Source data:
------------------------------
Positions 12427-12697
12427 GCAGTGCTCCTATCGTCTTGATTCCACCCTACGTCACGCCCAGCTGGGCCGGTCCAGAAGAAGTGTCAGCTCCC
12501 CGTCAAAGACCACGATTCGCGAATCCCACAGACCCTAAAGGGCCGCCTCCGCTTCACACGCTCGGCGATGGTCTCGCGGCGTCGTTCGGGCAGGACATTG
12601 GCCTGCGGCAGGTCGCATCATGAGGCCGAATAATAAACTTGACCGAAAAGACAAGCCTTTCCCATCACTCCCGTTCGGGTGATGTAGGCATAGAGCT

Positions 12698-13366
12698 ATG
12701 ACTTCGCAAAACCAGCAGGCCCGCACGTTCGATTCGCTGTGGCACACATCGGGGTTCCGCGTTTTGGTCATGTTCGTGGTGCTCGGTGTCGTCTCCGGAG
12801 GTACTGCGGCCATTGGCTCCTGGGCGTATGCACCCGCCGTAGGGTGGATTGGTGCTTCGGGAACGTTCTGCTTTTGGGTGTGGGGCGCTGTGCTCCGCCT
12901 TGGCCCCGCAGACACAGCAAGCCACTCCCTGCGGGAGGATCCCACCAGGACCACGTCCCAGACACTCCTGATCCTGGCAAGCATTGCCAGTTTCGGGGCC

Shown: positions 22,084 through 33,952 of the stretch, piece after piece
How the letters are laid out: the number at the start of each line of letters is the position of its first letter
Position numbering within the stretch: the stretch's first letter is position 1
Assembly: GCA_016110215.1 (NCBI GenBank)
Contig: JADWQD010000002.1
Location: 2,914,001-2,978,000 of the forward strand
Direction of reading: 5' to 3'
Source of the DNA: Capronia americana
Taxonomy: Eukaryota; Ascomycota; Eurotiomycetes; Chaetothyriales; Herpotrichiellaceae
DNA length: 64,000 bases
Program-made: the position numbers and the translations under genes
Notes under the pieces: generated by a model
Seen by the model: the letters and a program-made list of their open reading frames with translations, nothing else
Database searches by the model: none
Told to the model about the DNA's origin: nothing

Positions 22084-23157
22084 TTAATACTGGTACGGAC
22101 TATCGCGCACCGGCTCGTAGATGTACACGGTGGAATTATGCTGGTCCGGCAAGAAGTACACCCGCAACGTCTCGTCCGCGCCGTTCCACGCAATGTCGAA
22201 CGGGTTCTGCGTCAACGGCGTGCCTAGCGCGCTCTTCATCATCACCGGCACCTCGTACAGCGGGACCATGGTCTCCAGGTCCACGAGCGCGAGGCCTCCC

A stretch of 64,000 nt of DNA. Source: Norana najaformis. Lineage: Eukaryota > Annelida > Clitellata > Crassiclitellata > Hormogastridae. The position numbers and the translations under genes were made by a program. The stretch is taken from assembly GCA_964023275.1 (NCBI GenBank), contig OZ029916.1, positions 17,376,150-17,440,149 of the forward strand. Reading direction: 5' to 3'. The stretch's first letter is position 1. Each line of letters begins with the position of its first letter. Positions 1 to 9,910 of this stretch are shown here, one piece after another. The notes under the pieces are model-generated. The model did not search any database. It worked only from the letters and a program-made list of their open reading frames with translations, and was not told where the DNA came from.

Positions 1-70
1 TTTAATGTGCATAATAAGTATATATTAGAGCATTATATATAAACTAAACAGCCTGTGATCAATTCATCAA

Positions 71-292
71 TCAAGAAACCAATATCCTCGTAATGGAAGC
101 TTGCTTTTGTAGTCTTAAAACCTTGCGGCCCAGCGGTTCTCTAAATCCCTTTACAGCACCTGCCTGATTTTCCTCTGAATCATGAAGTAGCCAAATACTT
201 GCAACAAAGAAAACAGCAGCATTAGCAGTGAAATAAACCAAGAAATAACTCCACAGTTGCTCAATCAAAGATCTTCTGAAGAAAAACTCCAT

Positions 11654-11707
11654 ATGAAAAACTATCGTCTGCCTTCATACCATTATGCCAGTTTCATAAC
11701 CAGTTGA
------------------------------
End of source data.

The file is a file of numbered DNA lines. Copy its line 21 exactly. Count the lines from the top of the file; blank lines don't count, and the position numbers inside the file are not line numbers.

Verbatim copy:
Notes under the pieces: generated by a model